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Between 1972 and the death of Pablo Escobar in 1993, the Medellin Cartel was responsible for an estimated 80% of the global cocaine market.
'The King of Cocaine' was making up to $60 million every day and had an estimated net worth of $30 billion at the height of his power, spending a reported $1200 a month on elastic bands alone.
Escobar was in control of Colombia's national crime agency, without which the murders of hundreds of policemen, politicians and rivals would not have happened.
One man who carried out the killings of around 300 people, ordered the murders of thousands more and set up 200 car bombs, was Escobar's most feared enforcer John Jairo Velásquez, known as Popeye.
Despite claiming responsibility for so many deaths, he was only ever convicted for the assassination of Colombian presidential candidate Luis Carlos Galán, subsequently spending 22 years in prison.
In 2014 he was released on parole and has set about desperately trying to right the so many wrongs he's committed in his life.
Having gone into hiding in the mountains, and getting plastic surgery so people wouldn't recognise him, Popeye has now started a YouTube channel called 'Popeye Arrepentido' ('Remorseful Popeye'), in an attempt to say sorry for the distress he caused his victims' families.
However, it seems it has only made things worse.
Popeye has just over 100,000 subscribers on his channel and his new-found celebrity status sees him bring in a modest income - something that has not gone down well at all with his victims' families.
Speaking to The Guardian from Medellin, he said: "It may seem like glorifying crime but it's to attract young people.
"There is a certain degree of morbid curiosity about the killings, especially from young people."
And why wouldn't there be? Colombia has moved so far forward since the days of the cartels, many teenagers won't remember or know a time when drug lords ruled the streets. And though it still goes on, it's not as obviously visible as it used to be.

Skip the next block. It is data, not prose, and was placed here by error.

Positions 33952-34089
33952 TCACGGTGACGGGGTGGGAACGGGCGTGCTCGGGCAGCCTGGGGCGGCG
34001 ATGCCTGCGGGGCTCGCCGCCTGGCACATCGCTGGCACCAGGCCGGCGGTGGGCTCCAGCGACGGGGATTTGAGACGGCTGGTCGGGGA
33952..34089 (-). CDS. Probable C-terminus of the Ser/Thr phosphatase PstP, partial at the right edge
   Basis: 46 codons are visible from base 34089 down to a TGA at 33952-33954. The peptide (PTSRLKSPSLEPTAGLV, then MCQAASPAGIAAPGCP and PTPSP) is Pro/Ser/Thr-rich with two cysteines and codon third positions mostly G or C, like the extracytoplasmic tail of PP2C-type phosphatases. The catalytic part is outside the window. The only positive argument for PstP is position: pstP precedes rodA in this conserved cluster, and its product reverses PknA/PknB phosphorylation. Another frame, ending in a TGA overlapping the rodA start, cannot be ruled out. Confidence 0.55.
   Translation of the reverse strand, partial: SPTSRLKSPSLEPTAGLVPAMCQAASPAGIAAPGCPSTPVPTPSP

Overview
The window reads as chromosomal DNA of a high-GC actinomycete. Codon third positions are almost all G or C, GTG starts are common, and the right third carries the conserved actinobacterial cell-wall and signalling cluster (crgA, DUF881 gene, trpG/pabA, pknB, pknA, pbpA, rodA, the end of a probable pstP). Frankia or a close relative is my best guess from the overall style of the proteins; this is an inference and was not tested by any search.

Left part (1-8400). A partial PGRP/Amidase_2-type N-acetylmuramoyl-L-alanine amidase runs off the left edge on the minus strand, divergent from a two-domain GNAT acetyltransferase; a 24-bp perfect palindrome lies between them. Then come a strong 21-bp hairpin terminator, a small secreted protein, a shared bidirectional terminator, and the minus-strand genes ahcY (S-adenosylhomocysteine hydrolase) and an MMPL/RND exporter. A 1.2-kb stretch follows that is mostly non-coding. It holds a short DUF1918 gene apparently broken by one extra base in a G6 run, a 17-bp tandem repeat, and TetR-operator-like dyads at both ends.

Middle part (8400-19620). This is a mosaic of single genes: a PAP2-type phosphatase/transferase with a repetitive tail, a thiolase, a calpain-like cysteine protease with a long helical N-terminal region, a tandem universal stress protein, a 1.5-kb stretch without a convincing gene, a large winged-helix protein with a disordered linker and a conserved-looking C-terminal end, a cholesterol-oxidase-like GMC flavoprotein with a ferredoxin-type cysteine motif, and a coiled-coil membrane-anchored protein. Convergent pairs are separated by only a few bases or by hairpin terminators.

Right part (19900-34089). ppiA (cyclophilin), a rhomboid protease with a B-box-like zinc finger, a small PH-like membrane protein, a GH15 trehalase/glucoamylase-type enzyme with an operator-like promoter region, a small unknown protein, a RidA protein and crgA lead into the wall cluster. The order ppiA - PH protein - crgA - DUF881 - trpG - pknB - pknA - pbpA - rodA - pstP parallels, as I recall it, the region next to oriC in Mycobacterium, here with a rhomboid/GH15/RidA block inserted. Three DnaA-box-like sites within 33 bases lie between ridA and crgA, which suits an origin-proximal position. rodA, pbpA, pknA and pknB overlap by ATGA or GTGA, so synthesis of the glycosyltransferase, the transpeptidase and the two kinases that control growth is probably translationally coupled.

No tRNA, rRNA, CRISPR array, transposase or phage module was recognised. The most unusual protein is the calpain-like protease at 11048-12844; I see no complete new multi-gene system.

But Popeye's YouTube channel is a reminder to these kids about what that life used to be like. And, more importantly, how they should never want to enter it.
Dedicating 14 hours a day to answering questions and recording the videos, he still refers to Escobar as 'my boss' but always reminds people that 'everything Pablo Emilio Escobar Gaviria did was bad'.
He continued: "It's important that new generations don't get fixated on the figure of Pablo Escobar and even less on mine. We should not be a model for anyone. We are bandits."
Despite his honest admissions and willingness to meet those affected face-to-face, many who suffered at the hands of the Medellin Cartel are not taking too kindly to Popeye's message of remorse and forgiveness.
Popeye claimed responsibility for an Avianca flight that was destroyed by a cartel bomb, killing 110 people. Now, the son of one of the murdered men on board that flight says it "is a slap in the face" that he sees himself as an expert and that when he approached Popeye for answers, he was simply told to "talk to his manager".
No one can truly know Velásquez' motives for starting the YouTube channel but his final comment to The Guardian about it says a lot:
"It would be clean money from honest work."
Words by George Pavlou
Images credited to Getty
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